Want more Spanish etymologies? Let us know!
logo

The Nerdy Way To Learn: Spanish »

Temor and Timothy

Temor (Spanish for “fear”) comes from the Latin for the same, timor.

From this root, we also get the English name… Timothy. The -thy ending comes from the Greek theo-, meaning, “God” — so Timothy is literally, one who is scared of God.

From the same root, we also get the less common… temerity, which just means “boldness”: and what is being bold if not, not having any fear?

Boda – Vote

Boda, Spanish for “wedding,” comes from the Latin word votum, meaning a “vote, promise”.

This, indeed, makes sense: what is a wedding if not just a vote in the other person, and a promise to be with them? At least in Spanish it is. (The other word for wedding in Spanish, casamiento, is related to the Spanish for “home”, casa).

This one isn’t obvious, at all, based on the spelling, but it is based on the sound. One lesson is to guess parallel words based on the sounds more than the letters. But pay attention to the letters when they are unexpected or voiced weirdly.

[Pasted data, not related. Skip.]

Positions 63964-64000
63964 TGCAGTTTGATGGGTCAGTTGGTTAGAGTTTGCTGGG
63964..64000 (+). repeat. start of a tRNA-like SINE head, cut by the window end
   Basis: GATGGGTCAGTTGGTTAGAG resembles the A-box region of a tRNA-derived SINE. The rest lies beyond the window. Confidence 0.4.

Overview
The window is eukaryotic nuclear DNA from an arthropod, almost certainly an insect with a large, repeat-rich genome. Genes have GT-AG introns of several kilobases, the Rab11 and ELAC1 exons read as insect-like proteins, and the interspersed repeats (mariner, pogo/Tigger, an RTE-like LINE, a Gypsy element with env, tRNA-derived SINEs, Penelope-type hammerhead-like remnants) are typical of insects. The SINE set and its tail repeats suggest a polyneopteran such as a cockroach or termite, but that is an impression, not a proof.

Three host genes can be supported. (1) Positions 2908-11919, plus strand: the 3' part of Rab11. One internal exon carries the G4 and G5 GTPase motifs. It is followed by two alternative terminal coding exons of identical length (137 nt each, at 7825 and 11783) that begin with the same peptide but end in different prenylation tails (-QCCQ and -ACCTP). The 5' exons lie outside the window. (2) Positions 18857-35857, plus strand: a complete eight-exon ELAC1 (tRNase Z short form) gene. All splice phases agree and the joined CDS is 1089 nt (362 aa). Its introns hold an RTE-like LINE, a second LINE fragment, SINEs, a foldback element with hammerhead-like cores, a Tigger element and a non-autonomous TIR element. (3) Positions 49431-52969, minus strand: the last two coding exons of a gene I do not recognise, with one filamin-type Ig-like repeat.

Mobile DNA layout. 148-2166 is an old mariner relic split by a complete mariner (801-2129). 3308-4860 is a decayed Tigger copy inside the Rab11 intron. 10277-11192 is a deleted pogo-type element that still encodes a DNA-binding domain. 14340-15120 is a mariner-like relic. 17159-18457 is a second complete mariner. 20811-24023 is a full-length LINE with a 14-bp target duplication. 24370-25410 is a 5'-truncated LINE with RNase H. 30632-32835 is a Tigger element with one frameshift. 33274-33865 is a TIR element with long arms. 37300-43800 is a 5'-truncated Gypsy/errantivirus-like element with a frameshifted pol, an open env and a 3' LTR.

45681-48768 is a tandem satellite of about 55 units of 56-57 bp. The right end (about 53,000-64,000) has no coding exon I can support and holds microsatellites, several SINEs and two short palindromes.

Llenar and Expletive

Llenar comes from the Latin plere (“to fill”), as we’ve previously discussed. But here’s another English word that comes from the same Latin root: expletive, yes, that euphemism for vulgar words!

Expletive literally means to “fill” with the expansive ex– prefix which, taken together, mean, “to fill out your words.” An expletive is literally filling conversation with words when you don’t know what else to say!

Feliz and Felicity, Fecund

Feliz (Spanish for “happiness”) comes from the Latin felix, meaning both “happy” and “fertile”.

It is indeed curious how, linguistically, happiness and having children and plentiful crops are deeply intertwined.

From the same root, we get the English felicity, which we can see in the f-l-z to f-l-c mapping very clearly.

Most distantly, we also have the English fecund and fetus.

Trasladar and Translate

Trasladar (Spanish for, “to move”) comes from the Latin translatus (“carried over”). From that root, we get the English… translate.

After all, what is translating if not carrying over from one language to another?

We can see that t-r-s-l-d of trasladar maps to the t-r-(n)-s-d-t of translate with only a d/t sound shift, one of the most common mix-ups.

logo

© 2018 - All Rights Reserved | Contact | Privacy Policy | Terms & Conditions | Sitemap | Etymology Dictionaries To Help Us Learn Spanish | Resources